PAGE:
* Air box Dales.jpg (71.05 KB, 640x480 - viewed 113 times.)

* Air box pattern276.JPG (370.73 KB, 850x638 - viewed 125 times.)
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tauruck
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« Reply #22 on: December 13, 2012, 12:37:00 AM »

I made a few parts and started putting the puzzle together.


* Air box pattern274.JPG (447.9 KB, 850x638 - viewed 118 times.)
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tauruck
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« Reply #23 on: December 13, 2012, 12:38:43 AM »

Some test fitting and then more graft but it started looking like something.


* air box pattern294.JPG (213.32 KB, 850x638 - viewed 137 times.)
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tauruck
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« Reply #24 on: December 13, 2012, 12:43:32 AM »

I paid big bucks for the MSD distributor I have but because it was bought a while back for a different application I could not change it locally or return it to the States due to documentation etc and the fact that the importer charges us 14 bucks in local currency to the Dollar. I had to work around the problem.


* Air box pattern414.JPG (249.11 KB, 800x600 - viewed 113 times.)

* Air box pattern419.JPG (165.23 KB, 800x600 - viewed 97 times.)
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tauruck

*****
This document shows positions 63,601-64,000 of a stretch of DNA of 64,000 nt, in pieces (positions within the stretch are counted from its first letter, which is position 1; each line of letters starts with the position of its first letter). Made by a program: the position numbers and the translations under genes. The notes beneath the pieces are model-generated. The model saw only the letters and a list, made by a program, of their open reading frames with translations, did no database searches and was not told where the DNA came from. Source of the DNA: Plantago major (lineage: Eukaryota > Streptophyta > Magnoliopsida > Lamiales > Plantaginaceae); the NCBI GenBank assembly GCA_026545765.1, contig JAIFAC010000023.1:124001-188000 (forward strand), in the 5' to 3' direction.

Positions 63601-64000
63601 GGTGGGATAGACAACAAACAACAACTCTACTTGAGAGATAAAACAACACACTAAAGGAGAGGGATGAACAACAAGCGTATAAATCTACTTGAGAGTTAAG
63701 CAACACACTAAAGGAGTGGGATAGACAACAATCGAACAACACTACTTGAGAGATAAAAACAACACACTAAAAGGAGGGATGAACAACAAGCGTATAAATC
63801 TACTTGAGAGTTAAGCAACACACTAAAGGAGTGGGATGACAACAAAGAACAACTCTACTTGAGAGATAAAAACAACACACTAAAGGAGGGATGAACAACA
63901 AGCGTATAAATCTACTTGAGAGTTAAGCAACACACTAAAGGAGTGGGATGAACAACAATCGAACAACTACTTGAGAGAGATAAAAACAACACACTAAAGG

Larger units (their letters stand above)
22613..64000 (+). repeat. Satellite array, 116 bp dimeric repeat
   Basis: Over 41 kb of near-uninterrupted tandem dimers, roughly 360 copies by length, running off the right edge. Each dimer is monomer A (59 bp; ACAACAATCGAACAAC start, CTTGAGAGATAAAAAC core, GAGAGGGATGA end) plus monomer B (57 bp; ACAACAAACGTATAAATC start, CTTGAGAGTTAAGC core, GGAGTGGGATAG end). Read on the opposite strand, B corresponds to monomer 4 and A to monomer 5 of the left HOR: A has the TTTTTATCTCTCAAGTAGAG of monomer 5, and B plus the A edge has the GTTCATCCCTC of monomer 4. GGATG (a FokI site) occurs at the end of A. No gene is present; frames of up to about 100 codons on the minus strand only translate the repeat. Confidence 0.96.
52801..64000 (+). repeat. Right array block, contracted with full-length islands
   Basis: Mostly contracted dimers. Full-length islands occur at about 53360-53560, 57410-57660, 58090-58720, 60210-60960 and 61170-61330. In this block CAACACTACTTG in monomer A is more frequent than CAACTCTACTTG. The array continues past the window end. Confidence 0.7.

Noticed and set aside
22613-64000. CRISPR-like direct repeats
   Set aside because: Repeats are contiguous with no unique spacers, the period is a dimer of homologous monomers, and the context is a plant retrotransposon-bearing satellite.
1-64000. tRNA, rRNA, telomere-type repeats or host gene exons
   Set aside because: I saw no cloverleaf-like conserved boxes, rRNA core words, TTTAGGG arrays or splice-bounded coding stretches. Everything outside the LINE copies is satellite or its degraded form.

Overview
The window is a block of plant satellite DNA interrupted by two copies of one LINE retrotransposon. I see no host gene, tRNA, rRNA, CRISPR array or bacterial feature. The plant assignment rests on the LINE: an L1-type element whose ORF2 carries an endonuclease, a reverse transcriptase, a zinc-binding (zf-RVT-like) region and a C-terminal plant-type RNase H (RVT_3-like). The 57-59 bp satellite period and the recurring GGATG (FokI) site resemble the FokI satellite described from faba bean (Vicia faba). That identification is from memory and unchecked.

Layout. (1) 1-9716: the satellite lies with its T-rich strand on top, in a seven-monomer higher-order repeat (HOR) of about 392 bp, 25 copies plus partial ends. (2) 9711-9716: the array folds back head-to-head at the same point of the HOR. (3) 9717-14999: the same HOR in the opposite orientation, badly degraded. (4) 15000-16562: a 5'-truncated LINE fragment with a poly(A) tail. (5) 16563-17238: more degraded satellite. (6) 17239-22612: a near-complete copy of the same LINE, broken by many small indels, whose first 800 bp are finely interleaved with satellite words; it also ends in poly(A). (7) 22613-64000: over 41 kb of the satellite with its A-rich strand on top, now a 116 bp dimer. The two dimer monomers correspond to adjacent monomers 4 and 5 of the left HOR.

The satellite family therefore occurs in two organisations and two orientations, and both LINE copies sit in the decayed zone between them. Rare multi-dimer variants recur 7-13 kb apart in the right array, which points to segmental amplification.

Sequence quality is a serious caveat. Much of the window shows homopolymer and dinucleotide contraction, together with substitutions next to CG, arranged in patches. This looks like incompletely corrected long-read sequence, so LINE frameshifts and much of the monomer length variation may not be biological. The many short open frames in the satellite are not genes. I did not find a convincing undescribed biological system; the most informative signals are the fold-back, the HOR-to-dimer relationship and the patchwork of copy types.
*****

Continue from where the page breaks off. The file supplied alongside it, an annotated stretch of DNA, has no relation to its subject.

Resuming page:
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« Reply #25 on: December 13, 2012, 12:48:49 AM »

Maybe you guys don't want to see a hundred images of the steps it took to get the shape and fit I wanted so I jumped to where the part is now. It has openings for the 101mm throttle bodies and it's primed with spray filler, the base is recessed for mounting to the plenum and I'll be making changes to the sides once I get the fuel rails positioned.


* Air box spray fill 841.JPG (60.46 KB, 425x192 - viewed 108 times.)

* Air box spray fill 839.JPG (363.4 KB, 800x600 - viewed 107 times.)
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Koncretekid
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« Reply #26 on: December 13, 2012, 06:06:57 AM »

Maybe you guys don't want to see a hundred images of the steps it took to get the shape and fit I wanted so I jumped to where the part is now. It has openings for the 101mm throttle bodies and it's primed with spray filler, the base is recessed for mounting to the plenum and I'll be making changes to the sides once I get the fuel rails positioned.

I can't speak for others, but I'm enjoying the hell out of your detailed posts.  Food for thought for future projects!
Tom
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We get too soon oldt, and too late schmart!